5.6.1. Distributed analogue architecture

5.6.2. Distributed digital architecture

5.6.3. Federated digital architecture

5.6.4. Integrated modular architecture

References

Further Reading

Chapter 6 - Systems Integration

6.1. Introduction

6.2. Definitions

6.3. Examples of Systems Integration

6.3.1. Integration at the component level

6.3.2. Integration at the system level

6.3.3. Integration at the process level

6.3.4. Integration at the functional level

6.3.5. Integration at the information level

6.3.6. Integration at the prime contractor level

6.3.7. Integration arising from emergent properties

6.4. System Integration Skills

6.5. Management of Systems Integration

6.5.1. Major activities

6.5.2. Major milestones

6.5.3. Decomposition and definition process

6.5.4. Integration and verification process

6.5.5. Component engineering

6.6. Highly Integrated Systems

6.7. Discussion

References

Chapter 7 – Verification of System Requirements

7.1. Introduction

7.2. Gathering qualification evidence in the lifecycle

7.3. Test methods

7.3.1. Inspection of design

7.3.2. Calculation

7.3.3. Analogy

7.3.4. Modelling and simulation

7.3.5. Test rigs

7.3.6. Environmental testing

7.3.7. Integration test rigs

7.3.8. Flight test

7.4 An example using a radar system.

References

Further Reading  

Chapter 8 - Practical Considerations

8.1. Introduction

8.2. Identification of Stakeholders

8.3. Communications

8.3.1. The nature of communication

8.3.2. Examples of organisation communication media

8.3.3. The cost of poor communication

8.3.4. A lesson learned

8.4. Giving and Receiving Criticism

8.4.1. The need for criticism in the design process

8.4.2. The nature of criticism

8.4.3. Behaviours associated with criticism

8.4.4. Conclusions

8.5. Supplier Relationships

8.6. Engineering Judgement

8.7. Complexity

8.8. Emergent Properties

8.9. Wiring and connectors

8.9.1. Aircraft wiring

8.9.2. Aircraft breaks

8.9.3. Wiring bundle definitions

8.9.4. Wiring routing

8.9.5. Wiring sizing

8.9.6. Aircraft electrical signal types

8.9.7. Electrical segregation

8.9.8. The nature of aircraft wiring and connectors

8.9.9. Use of twisted pairs and quads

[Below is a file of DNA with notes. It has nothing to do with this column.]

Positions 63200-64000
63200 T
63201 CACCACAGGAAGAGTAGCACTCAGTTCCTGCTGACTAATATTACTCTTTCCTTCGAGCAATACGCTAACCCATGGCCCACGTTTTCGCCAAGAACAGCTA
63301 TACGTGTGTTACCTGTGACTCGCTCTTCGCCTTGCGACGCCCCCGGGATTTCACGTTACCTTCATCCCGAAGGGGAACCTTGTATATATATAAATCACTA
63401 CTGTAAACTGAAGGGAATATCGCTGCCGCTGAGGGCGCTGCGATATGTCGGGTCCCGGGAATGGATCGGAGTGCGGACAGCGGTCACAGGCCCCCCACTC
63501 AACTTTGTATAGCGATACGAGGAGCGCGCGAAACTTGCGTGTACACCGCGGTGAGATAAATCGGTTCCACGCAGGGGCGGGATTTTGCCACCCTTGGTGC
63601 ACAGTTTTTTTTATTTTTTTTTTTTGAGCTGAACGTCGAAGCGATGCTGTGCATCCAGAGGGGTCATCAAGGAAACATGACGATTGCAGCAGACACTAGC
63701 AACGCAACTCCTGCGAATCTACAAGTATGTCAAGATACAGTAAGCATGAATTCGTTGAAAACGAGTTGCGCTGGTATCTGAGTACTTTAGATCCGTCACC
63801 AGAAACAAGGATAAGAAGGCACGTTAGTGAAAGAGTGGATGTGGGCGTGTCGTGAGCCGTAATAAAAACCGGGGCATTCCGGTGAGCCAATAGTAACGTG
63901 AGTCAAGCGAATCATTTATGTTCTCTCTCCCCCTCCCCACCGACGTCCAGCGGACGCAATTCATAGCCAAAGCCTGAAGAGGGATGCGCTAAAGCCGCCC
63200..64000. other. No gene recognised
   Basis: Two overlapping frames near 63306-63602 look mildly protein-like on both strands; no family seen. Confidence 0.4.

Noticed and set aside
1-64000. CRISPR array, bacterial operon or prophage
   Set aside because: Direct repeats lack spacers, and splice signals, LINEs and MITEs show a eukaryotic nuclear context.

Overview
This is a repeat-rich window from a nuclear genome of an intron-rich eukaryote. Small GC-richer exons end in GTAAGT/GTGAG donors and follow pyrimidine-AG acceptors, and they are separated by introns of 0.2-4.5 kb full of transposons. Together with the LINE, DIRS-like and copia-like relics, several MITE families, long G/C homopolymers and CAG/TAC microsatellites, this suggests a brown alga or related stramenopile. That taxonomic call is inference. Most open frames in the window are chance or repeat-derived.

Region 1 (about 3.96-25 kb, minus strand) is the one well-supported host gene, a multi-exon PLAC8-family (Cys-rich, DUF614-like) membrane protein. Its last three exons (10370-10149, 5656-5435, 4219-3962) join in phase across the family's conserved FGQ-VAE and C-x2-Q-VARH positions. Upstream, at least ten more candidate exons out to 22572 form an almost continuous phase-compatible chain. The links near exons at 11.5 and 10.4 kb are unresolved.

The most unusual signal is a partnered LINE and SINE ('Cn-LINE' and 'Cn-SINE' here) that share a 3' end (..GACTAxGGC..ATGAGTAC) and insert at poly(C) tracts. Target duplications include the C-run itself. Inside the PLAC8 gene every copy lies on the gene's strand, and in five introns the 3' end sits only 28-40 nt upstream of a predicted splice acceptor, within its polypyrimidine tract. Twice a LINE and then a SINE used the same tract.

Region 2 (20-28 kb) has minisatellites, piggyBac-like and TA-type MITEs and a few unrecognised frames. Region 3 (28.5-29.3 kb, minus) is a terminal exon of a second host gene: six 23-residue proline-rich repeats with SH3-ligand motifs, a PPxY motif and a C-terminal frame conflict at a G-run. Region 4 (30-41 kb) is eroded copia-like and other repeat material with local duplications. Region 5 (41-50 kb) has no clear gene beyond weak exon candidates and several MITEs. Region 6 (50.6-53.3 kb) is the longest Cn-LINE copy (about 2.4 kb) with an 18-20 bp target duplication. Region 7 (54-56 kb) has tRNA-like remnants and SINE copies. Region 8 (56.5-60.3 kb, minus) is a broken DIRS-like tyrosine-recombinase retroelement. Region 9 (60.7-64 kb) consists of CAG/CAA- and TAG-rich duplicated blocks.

8.10 Bonding and grounding

References

Further Reading

Chapter 9 – Configuration Control

9.1. Introduction

9.2. Configuration Control Process

9.3. A Simple Portrayal of a System

9.4. Varying System Configuration

9.4.1. System configuration A

9.4.2. System configuration B

9.4.3. System configuration C

9.5. Forwards and Backwards Compatibility

9.5.1. Forwards compatibility

9.5.2. Backwards compatibility

9.6. Factors Affecting Compatibility

9.6.1. Hardware

9.6.2. Software

9.6.3. Wiring

9.7. System Evolution

9.8. Interface Control

9.8.1. Interface Control Document

9.8.2. Aircraft level data bus data

9.8.3. System internal data bus data

9.8.4. Internal system input/output data

9.8.5. Fuel component interfaces

Chapter 10 – Aircraft System Examples

10.1. Introduction

10.2. Design Considerations

10.3. Safety and Economic Considerations

10.4. Failure Severity Categorisation

10.5. Design Assurance Levels

10.6 Redundancy

10.6.1. Architecture options

10.6.2. Systems examples

10.7. Integration of Aircraft Systems

10.7.1. Engine control system

10.7.2. Flight control system

10.7.3. Attitude measurement system

10.7.4. Air data system

10.7.5. Electrical power system

10.7.6. Hydraulic power system

10.8. Integration of Avionics Systems

References

Chapter 11 – Power system issues

11.1. Introduction

11.2. Electrical system description

11.3. Electrical power distribution system

11.3.1. Power generation

11.3.2. Primary power distribution

11.3.3. Power conversion

11.3.4. Secondary power distribution

11.4. Electrical system design issues

11.4.1. Engine power off-takes

11.4.2. The generator

11.4.3. Power feeders

11.4.4. Generator control

11.4.5. Power switching

11.5. Hydraulic system description

11.5.1. Engine driven pump

11.5.2. Hydraulic accumulator

11.5.3. System users

11.5.4. Power transfer unit

11.6. Hydraulic system design considerations

11.6.1. Hydraulic power generation

11.6.2. System level issues

11.6.3. Hydraulic fluid

11.7. Aircraft system Energy losses

11.8. Electrical system power dissipation

11.8.1. Constant frequency system

11.8.2. Variable frequency system

11.9. Hydraulic system power dissipation

11.9.1. Hydraulic power calculations

11.9.2. Operating pressures

11.9.3. Rated delivery capacity

11.9.4     Boeing 767 – Entry into Service:  1982 [United Airlines]

11.9.5     Boeing 787 – Entry into Service:  2011 [All Nippon Airways]

11.9.6     Simple Hydraulic Power Models

11.10. More-electric issues

Chapter 12 – Key characteristics of aircraft systems

12.1. Introduction

12.2. Aircraft systems

12.3. Avionic systems

12.4. Mission systems

12.5. Sizing and scoping of systems

12.6. Analysis of the fuel penalties of aircraft systems

12.6.1. Introduction

12.6.2. Basic formulation of fuel weight penalties

12.6.3. Application of fuel weight penalty formulation to multi-phase flight.

12.6.4. Analysis of Fuel Weight Penalties Formulation for Multi-phase Flight

12.6.5. Use of fuel weight penalties to compare systems

12.6.6. Determining Input Data for Systems Weight Penalties Analysis

References

Chapter 13 - Conclusions

Index